Wednesday, September 10, 2014

Lingering Questions Concerning a New Water Authority

At a press conference Tuesday, September 9, 2014, Detroit’s mayor and leaders of Oakland, Macomb and Wayne counties announced that they had signed a memorandum of understanding to create a regional water authority, called the Great Lakes Water Authority, subject to the approval of the bankruptcy judge, Detroit City Council and at least one county board of commissioners.

An article in the Detroit Free Press on September 9, 2014 asserted, “The DWSD will continue to maintain the plants and pipes that are located within the city’s physical borders.” Apparently, the new water authority will operate the region’s principal wastewater treatment plant (WWTP) in Detroit.  Good idea.  (That’s where most of the mischief over the decades has occurred.)  


Will there be responsible accounting and auditing now at the main WWTP? What guarantees are in place to prevent more annual audit holidays, as occurred at the end of the last two fiscal years under the auspices of the state emergency manager?

DWSD didn't have the talent, equipment or technology to account accurately for the department’s revenues and expenditures.

I wrote here on February 2, 2014, “If you were to look back several decades for the public institution in Michigan most shrouded in secrecy and obfuscation by reason of corruption and incompetence, it’s hard to imagine you would find one more qualified than the Detroit Water and Sewerage Department (DWSD)...

“Traditional annual audits (1) were not, aren't and never will be comprehensible by the public and (2) obviously didn't reveal, stop or even slow down the laundry list of crimes and mismanagement at DWSD.  And anyone who thinks those problems are completely over at DWSD has his or her head in the sand.”

Let's hope that a regional board and new management at the Detroit WWTP will bring crystal-clear transparency.


How well is democracy served in this new regional arrangement? I was stunned when Oakland County Water Resources Commissioner Jim Nash said in an interview September 10, 2014 on WDET, public radio in Detroit, that the only way to make the regional water system more democratic is the plan just announced by the region’s leaders.  How patently false!  The only way to make the proposed Great Lakes Water Authority more democratic is to elect its board, not appoint members, as proposed.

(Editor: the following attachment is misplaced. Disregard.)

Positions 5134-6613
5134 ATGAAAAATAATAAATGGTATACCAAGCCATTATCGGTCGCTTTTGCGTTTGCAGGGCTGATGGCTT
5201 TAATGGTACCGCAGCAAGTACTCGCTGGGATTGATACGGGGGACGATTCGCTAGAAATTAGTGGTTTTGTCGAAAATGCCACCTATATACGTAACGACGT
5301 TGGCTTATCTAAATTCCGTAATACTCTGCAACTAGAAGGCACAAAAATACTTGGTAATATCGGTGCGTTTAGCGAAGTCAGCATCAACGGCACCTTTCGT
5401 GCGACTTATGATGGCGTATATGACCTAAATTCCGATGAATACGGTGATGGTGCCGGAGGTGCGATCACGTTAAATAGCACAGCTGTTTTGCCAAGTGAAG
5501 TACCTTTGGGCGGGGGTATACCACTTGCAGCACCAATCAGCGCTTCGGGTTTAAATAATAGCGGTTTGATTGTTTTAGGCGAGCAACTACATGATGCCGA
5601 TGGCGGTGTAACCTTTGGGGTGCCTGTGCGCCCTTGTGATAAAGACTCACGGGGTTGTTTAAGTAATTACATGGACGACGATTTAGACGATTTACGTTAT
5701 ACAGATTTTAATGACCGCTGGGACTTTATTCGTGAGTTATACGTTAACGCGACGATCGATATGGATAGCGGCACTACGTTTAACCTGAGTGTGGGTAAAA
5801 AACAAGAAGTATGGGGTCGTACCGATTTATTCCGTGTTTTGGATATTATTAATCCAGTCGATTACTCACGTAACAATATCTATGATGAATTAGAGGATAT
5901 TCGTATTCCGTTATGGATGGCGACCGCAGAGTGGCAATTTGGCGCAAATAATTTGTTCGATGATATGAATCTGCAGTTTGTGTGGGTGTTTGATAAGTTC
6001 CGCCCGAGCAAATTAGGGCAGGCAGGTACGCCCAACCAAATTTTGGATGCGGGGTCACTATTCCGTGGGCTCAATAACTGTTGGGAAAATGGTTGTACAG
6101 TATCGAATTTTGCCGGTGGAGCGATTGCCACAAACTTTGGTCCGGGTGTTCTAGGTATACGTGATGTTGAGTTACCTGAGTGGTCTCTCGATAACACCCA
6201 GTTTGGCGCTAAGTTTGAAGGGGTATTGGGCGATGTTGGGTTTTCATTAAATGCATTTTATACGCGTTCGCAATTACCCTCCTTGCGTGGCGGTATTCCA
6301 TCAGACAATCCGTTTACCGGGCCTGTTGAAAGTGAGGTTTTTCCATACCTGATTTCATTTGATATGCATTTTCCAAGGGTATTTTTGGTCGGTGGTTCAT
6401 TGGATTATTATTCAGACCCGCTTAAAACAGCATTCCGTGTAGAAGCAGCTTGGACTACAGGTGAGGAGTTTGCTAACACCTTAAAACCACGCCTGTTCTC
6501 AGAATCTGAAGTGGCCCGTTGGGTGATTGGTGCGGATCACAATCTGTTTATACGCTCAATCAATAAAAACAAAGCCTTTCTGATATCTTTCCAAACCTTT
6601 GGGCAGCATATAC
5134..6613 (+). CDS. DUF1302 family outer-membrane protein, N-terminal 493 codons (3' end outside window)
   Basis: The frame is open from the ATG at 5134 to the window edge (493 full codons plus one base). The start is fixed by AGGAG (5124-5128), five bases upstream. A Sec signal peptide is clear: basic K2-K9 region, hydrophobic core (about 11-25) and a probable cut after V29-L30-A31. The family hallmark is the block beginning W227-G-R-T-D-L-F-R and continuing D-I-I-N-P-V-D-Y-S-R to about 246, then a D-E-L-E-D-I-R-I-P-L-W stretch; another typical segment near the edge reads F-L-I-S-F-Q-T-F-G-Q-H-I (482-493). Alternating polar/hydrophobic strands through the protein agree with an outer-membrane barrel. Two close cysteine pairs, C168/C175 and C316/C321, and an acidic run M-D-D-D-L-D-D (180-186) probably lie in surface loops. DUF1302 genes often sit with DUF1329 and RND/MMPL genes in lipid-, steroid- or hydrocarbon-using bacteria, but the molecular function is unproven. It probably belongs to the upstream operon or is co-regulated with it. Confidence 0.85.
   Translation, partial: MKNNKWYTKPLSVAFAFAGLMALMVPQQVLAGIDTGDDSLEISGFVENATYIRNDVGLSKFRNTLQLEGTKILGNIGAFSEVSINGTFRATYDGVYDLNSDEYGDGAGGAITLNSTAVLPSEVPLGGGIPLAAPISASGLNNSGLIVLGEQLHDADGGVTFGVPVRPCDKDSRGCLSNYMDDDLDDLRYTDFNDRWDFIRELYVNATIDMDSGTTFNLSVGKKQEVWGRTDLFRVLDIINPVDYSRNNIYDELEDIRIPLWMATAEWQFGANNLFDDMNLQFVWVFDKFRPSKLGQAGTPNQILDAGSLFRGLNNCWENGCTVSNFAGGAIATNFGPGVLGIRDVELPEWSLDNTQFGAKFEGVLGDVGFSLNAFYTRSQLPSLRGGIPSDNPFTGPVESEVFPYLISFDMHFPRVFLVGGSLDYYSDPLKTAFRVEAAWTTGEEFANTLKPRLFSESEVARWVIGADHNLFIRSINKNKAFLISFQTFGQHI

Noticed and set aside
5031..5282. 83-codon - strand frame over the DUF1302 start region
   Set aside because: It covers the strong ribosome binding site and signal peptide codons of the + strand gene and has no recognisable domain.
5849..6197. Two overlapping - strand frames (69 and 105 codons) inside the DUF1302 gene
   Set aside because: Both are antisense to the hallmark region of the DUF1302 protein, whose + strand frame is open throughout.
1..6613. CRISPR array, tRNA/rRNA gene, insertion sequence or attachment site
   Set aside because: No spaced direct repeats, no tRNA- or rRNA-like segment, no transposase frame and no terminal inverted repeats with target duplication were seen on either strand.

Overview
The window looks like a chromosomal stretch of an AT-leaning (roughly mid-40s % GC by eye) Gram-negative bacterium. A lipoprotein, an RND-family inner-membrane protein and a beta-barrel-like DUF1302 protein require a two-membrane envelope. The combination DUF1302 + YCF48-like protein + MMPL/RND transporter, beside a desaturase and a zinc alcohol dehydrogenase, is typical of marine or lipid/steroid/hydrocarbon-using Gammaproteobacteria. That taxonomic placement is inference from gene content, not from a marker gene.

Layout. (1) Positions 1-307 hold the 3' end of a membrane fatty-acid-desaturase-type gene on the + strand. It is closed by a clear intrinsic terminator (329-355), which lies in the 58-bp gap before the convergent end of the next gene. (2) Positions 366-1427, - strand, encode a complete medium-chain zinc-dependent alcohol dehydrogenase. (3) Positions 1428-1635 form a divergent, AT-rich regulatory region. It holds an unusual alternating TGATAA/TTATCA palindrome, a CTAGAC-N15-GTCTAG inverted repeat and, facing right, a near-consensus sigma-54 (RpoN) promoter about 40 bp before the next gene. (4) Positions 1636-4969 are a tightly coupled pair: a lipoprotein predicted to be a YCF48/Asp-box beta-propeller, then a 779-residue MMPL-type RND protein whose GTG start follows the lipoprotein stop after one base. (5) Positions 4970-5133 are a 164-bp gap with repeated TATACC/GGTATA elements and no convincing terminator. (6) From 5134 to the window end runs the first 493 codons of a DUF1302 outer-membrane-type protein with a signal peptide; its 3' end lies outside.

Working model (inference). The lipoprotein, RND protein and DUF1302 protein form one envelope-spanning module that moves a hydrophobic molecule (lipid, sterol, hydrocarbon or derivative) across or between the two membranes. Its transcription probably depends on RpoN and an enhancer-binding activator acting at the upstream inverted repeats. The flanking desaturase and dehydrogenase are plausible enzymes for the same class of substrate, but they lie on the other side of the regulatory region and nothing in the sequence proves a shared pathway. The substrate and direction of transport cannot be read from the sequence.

On April 30, 2014, I wrote here, “Before we get too much farther along the path of regional government by means of political appointments (for example, the present Board of Water Commissioners), we should insist on democracy in the form of regional elections...

“The damage done to water services ratepayers in the region by some local officials in Detroit and political appointees is incalculable and unconscionable...

“Every county served by a regional water authority should have at least one elected  representative on the authority’s board.  Under my plan, Wayne, Oakland and Macomb counties would have one representative for every 350,000 residents.  The City of Detroit would not be a segregated unit.  Its (declining) population would be included in Wayne County’s total...

“I would require that each candidate for election be a resident of one of the municipalities served by the authority.”

The governor, the state legislature, county executives and boards and, above all, citizens in the region should give considerable thought to the issues raised here before making formal commitments to revise the region’s water services structure.

Sunday, September 7, 2014

Does Detroit's Bankruptcy Plan Anticipate Double-dipping?

The following quotes are from “Counties: Detroit Bankruptcy Plan Ruins Water, Sewer Department” by Caitlin Devitt in The Bond Buyer on September 4, 2014.  

The article summarizes the objections of Oakland, Macomb and Wayne counties to Detroit’s proposed Plan of Adjustment in bankruptcy proceedings insofar as the plan calls for “monetizing” (i.e. diverting revenues to the city’s general fund from) the water and sewer department, which serves nearly four million residents in the region, more than three million of whom live outside the city.

“Already faced with aging infrastructure and chronic unpaid bills, the DWSD would be subject to ‘capital breakdown’ under the confirmation plan, argued Wayne County's attorney, Max Newman from Butzel Long. The one thing the system can't have is a ‘grossly inadequate capital improvement plan,’ Newman said…”

“Detroit's confirmation plan calls for the diversion of $47 million a year from the system's revenues to pay for city pensions. That would mean the loss of $428 million over the next nine years that should be used for capital upkeep and improvements to the aging infrastructure, attorneys argued.”

“The city's current plan would repair about 1.5 miles of sewer line each year, according to Oakland County's attorney, Jaye Quadrozzi of Young and Associates. At that rate, it would take 561 years to repair it, she said.”

“The city's capital plan totals $2.9 billion over the next 10 years, but recent reports show the system will actually need $4.5 billion in repairs. Rates are already too high...she said.”

Counsel for the counties believe that Detroit has intentionally overestimated its pension liabilities to justify a grab for water and sewer revenues.

“[Detroit Chief Financial Officer John Hill] said the city may be forced to ‘make adjustments’ to the confirmation plan if money for capital investment does not come in as expected.”  

Hmmm.  Sounds to me like he expects water and sewer ratepayers to pay twice, once for tribute and again for capital improvements.